Sunday, 11 November 2012

Who has GOT your back?

Today is Remembrance Sunday here in Britain, when we honour all those who sacrificed  their ‘tomorrows’ in the First World War, and onwards through the years of continuing conflict, so that we could have our ‘todays.’

As we stood with heads bowed for the long, silent minute of the Act of Remembrance, in church this morning, I reflected on the sacrifice that others had made so that I could live in freedom. I was reminded of the words of Jesus in John 15:13 as he spelled out the true meaning of love.

 “Greater love has no-one than this, that he lay down his life for his friends” he said, knowing what lay ahead of him. Years later, on the other side of the Cross and resurrection, the apostle John remembered those words and commented “This is how we know what love is: Jesus Christ laid down his life for us. And we ought to lay our lives for our brothers.”

I never cease to be amazed at the total commitment soldiers seem to have to one another. They have shared so much, that even when they are injured, they are often utterly determined to return to their regiment as soon as possible. The phrase ‘I’ve got your back’ means that they can step out into danger, confident that the man behind them is on the alert keeping watch, sheltering them from the enemy that they can’t see. As the Three Musketeers used to say ‘One for all and all for one!’

Who looks after your back? As Christians we’re definitely in a war zone. We need those who ‘understand where we’re coming from’ and will pray for us and protect our backs. We need encouragement, a listening ear, and sometimes a hand to pull us up and get us back on the right path again. There’s no room for ego’s and personal kingdom building in God’s army. Satan loves it when we stumble and sometimes get wiped out altogether. 

When a soldier is hit by the enemy, the cry goes up ‘Man down.’ and immediately the whole focus is to get that soldier back on his feet and fit for battle.  I wrote this to honour those who have given their all, and to remind me that I have a responsibility, to watch out for those who seek to ‘fight the good fight’ by my side..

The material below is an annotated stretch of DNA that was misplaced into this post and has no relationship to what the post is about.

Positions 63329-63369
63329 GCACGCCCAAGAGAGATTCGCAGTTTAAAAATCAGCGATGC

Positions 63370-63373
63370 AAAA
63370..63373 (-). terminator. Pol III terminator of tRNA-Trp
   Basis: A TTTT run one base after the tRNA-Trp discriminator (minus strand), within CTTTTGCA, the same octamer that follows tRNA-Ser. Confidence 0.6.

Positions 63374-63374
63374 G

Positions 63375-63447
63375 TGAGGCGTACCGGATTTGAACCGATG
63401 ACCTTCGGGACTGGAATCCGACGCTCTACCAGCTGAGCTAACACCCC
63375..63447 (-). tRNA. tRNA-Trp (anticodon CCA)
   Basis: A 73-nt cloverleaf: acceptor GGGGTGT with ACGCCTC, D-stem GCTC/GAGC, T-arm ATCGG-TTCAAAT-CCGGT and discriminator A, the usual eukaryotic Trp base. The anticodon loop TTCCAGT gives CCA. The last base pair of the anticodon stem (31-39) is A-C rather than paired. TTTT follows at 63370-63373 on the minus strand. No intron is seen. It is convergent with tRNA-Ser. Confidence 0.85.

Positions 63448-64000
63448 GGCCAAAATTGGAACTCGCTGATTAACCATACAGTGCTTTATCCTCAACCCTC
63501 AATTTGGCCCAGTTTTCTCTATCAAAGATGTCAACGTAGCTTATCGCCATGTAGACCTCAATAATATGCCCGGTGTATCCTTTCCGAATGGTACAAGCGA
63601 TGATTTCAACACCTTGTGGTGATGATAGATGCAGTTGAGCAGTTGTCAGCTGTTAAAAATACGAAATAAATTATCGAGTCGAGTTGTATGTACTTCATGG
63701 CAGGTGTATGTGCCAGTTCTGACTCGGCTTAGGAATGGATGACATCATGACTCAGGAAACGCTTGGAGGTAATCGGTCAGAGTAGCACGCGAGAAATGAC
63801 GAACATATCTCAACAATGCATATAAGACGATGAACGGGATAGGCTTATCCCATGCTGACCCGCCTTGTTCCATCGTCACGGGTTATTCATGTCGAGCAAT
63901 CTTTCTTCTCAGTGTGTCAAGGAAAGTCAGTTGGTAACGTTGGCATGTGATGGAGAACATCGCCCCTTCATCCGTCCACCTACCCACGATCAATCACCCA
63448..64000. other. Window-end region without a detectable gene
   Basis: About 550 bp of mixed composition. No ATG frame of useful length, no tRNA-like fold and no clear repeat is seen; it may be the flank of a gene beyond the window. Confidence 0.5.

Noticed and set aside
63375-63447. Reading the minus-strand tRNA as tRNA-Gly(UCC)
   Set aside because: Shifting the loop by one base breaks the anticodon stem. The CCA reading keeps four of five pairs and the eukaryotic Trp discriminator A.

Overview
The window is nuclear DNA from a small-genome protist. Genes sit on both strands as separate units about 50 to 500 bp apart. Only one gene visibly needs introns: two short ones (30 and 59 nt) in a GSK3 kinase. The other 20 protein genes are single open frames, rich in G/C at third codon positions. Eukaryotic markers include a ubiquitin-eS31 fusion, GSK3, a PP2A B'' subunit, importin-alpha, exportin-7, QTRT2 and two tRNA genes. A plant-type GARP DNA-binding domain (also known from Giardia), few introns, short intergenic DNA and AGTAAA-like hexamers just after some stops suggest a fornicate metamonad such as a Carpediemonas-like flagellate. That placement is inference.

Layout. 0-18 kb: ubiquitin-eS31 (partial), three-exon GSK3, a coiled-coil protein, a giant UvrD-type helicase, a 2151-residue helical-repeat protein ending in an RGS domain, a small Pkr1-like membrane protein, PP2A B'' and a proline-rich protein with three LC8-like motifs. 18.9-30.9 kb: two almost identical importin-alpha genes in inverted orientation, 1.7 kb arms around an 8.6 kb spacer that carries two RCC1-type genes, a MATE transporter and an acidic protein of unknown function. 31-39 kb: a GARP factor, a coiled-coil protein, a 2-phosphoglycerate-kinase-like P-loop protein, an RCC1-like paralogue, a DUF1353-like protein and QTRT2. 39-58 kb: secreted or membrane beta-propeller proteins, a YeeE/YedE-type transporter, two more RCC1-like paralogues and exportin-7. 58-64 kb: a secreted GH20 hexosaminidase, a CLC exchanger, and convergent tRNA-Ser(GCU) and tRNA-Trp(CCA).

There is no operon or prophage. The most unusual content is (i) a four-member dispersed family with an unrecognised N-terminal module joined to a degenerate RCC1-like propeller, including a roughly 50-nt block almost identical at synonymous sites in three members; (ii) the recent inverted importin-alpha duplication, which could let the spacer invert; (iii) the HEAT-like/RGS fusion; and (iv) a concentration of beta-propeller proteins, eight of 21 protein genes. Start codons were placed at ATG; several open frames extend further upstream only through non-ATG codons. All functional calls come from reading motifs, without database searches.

“Man Down!” That’s what they shout Lord,
when one of those they call ‘comrades in arms’
sprawls wounded on the desert sand,
or, worst of all, lies dead.
And this man was so young, dear Lord,
just three days short of twenty one.
But now he’ll have no use for gift wrapped packages
so neatly stowed beneath his army bunk….

In ambush, snipers watched and waited
while he, and many like him,
searched for, and then disarmed
those lethal IED’s.
He made the sandy path a little safer
for those who came behind,
hoping that by his skill and courage,
he would be able to prevent
another agonising shout -‘Man Down’ ….

You know about self sacrifice, dear Lord.
For ‘Greater love’ you said while here on earth
 ‘has no one showed than this,
That one man lay his life down for his friends.’
And that is what you did.

No bombs or bullets took your life.
But knowing very well what lay ahead
and sweating blood, you chose
the whip, the thorns, the spittle and the taunts,
and for Your enemies,
as well as for Your friends,
You chose the nails.

And now Lord you have called each one of us,
to fight against the enemy of souls.
Not flesh and blood,
but rulers, powers and evil spiritual force
in heavenly realms.
Unseen, but prowling nonetheless
to weaken and destroy.

Today please help us so to stand,
arms linked
strong in Your power,
protected by Your blood
so that whatever strategem he may employ,
 the shout will not go up from us
“Man Down!”


  1. Thank you for this post, Marion. I find it very moving when I hear firsthand accounts from those who experienced World War II, or even novels in which those experiences are so intensely described, you'd believe the author had actually been there - as with the description of the retreat to Dunkirk, in Ian McEwan's book "Atonement". We need to hear those stories again and again, so we can imaginatively engage with the reality of these experiences.

  2. This is a thoughtful word that unites us in concern over our fallen comrades, family and friends who have lost the battle in global war zones and also points out our need to be aware of the spiritual warfare we are engaged in as Christians. It is vital to understand how the ultimate victory has already been secured by Christ on the cross. The readiness to support one another in the skirmishes we are still involved in is a pertinent one. We have greater strength in numbers and in unity together as we seek to look out for and assist those who are weary and worn out in the fight. Love the closing poem/hymn/prayer :)